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[ NNSquad ] Re: Speculation, how AT&T can implement "copyright filtering" without wiretapping/dpi...

Executive Summary ? aside from the ?moral? issues, the real problem with all
this meddling is that they lock us into naïve models of usage ? just as
circuits limited us to very expensive isochronicity that made many of
today?s standard applications too expensive be they YouTube or IM. Even
today SMS continues to be priced at a level that prohibits many valuable
uses because they are not valuable to the carriers.

The delayed key approach makes a lot of sense for legitimate distribution
and has a lot of precedent. In the current throttled net there is likely to
be far more capacity available off-hours than during prime hours so it would
make sense to distribute extra content at night. This works very well for
satellite and broadcast distribution but also makes sense for taking
advantage of available capacity ? you could download the entire TV lineup
for the day or the week.

Then, if you want to emulate the limitations of the TV grid, you can unlike
a the 8PM shows at 8PM for viewing then with the option of charging if you
want. There are obviously many variations of this scheme. 

Of course using P2P type multicast is one protocol one can use ? even if
it?s not among users it still works for designated Akamai-like caching
servers which can share the load and handle spot-congestion transparently.

Once you understand this the encryption aspect is only an option ? it makes
sense to distribute copyrighted material to the appropriate destinations
while using the algorithm among your caching servers.

How is an ATT going to know what the intent of the bits are ? after all they
are copyrighted and marked and all that. This was an issue raised at NN2008
? how do you determine what is a violation by looking at the bits in

One company that was pitched to me used P2P for legitimate distribution. I
chose not to invest because they hadn?t characterized the problem correctly
and thus P2P wasn?t the right solution but what?s important is that these
protocols are gaining increasing acceptance among the very companies
threatened by it!

The other sleeping dog here is traffic shaping ? perhaps you can stretch the
term to include Comcast?s actions. Another company I did invest in was
distributing video over local campus networks ? but found that traffic
shapers were being installed and thus their video distribution became
problematic. What makes this especially frustrating is that managed gigabit
routers are getting to $200 ? attempts to focus on scarcity instead are
probably far more expensive and create scarcity.

-----Original Message-----
From: nnsquad-bounces+nnsquad=bobf.frankston.com@nnsquad.org
[mailto:nnsquad-bounces+nnsquad=bobf.frankston.com@nnsquad.org] On Behalf Of
Richard Clayton
Sent: Tuesday, January 29, 2008 03:49
To: Nick Weaver
Cc: nnsquad@nnsquad.org
Subject: [ NNSquad ] Re: Speculation, how AT&T can implement "copyright
filtering" without wiretapping/dpi...

Hash: SHA1

In message <8cef5dcf0801280954u3212367fv6f03cc5cefa4c8eb@mail.gmail.com>
, Nick Weaver <nweaver@gmail.com> writes

>Thus all the schemes for "video DNA" and "audio DNA" tracking are
>robust in the arms race, at least with a bit of effort.  If the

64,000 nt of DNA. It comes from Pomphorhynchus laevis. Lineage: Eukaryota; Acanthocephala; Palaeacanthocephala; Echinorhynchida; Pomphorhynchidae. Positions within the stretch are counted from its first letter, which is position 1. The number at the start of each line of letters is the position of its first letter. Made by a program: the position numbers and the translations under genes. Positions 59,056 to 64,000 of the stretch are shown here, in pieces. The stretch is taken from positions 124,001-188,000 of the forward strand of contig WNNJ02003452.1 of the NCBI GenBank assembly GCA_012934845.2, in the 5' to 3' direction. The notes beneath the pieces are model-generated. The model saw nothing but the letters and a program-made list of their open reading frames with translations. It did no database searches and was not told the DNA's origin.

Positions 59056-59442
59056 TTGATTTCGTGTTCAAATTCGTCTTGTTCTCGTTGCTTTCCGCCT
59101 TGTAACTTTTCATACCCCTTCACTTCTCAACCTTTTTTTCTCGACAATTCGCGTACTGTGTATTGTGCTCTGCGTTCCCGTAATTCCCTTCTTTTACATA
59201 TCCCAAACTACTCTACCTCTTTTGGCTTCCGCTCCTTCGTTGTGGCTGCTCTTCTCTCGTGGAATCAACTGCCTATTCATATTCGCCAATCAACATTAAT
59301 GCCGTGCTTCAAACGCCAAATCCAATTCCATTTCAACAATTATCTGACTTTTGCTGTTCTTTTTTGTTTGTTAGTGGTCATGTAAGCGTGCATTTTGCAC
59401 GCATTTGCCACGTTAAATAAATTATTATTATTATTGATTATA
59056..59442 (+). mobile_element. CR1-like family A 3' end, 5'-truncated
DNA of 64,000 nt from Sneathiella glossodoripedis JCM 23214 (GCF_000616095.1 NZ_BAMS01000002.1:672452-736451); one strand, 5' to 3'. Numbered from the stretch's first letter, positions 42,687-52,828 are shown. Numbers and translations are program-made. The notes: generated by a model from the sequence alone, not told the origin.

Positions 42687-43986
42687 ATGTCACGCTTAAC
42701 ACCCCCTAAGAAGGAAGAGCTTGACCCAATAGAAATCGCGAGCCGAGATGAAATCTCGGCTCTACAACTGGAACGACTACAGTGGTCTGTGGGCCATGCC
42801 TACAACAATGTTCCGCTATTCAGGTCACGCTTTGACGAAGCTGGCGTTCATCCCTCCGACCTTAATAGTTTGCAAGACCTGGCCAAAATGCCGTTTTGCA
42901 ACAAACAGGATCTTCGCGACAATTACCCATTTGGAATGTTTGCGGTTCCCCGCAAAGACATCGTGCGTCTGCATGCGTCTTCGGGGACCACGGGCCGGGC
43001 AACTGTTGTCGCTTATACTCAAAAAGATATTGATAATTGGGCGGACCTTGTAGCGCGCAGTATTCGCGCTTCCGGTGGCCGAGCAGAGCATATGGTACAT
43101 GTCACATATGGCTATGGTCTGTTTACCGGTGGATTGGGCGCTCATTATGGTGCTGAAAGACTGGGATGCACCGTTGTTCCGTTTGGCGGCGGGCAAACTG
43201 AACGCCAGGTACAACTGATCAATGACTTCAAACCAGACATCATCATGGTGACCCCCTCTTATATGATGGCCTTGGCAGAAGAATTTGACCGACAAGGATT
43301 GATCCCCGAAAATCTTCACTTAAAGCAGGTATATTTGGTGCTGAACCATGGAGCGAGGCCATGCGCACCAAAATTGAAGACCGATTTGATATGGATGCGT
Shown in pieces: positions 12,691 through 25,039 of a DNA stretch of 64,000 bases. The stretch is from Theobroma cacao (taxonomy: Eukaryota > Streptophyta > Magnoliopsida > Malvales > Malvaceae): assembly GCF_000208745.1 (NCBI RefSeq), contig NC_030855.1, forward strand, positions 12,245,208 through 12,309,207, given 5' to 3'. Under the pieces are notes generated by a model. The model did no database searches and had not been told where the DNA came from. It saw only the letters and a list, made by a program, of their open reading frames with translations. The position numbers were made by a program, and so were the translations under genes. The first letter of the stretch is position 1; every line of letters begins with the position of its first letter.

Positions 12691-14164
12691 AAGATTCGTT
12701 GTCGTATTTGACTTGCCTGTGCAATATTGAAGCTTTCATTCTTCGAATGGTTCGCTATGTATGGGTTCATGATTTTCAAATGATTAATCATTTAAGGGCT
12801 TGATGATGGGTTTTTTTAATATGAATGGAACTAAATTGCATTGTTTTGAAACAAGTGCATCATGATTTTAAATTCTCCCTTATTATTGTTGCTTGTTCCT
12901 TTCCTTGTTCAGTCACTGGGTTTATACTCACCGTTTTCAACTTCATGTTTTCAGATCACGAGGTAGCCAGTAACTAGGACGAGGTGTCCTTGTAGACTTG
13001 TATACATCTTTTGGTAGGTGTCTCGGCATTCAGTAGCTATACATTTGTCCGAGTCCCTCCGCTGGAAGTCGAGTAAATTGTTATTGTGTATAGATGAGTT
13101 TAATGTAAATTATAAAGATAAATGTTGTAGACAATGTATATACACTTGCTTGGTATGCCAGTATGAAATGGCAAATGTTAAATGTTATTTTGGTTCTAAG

>transformations to avoid detection require inserting a huge amount of
>noise and disruption, the MPAA and ISPs wins, because that shuts down
>piracy just as sure as blocking the content.

I agree up to a point -- and that point is an assumption about when the
distributed files are decrypted.

Suppose the files are distributed in an encrypted form, but the key to
decrypt the files is not sent out until a week on Tuesday. Although the
title of the file "latest film" may be suggestive of it being a
copyright violation, it might just be called "r2d2.pt6" or "linux.v7.39"
all of which are rather open to interpretation.

Once the key is revealed (which is a very low bandwidth operation and
impractical to block using any technology) then you will know if you
have a copy of 'No Country for Old Men' or 'Star Wars VI' or a copy of
the latest version of Linux.

In fact, a little work with the encrypting engine (check out
Waldman/Maziere's Tangler) and you can distribute all three at the same
time (though it will be a bigger file) and later reveal the key to
decrypt the one you want...

... although this delayed gratification may seem unrealistic for getting
hold of movies on BitTorrent, the "release the key later" is seriously
looked by researchers who are trying to find ways of preventing the Bad
Guys from reverse engineering operating system patches faster than they
can reach the end-users...

...and of course there's other "censorship resistant" publishing schemes
in the literature, with various interesting properties in each case.

So don't think as encryption as a trivial obfuscating technology,
there's more to it than that. You're left with a large file being
distributed and various nods and winks as to what it might contain...
and indeed it might even be manipulable to contain more than one thing.

In a world such as this, the lawyers will surely become ever richer as
they argue as to whether the balance of the nodding and winking means
that there is a prima facie case for blocking...

>Accept it, identifying that a LARGE piece of content is a blatent
>copyright violation is a straightforward technical problem, and robust
>to the arms race with just a little effort.

That's true under a certain set of assumptions, but not under others

- -- 
Dr Richard Clayton                       <richard.clayton @ cl.cam.ac.uk>
                    Computer Laboratory, University of Cambridge, CB3 0FD

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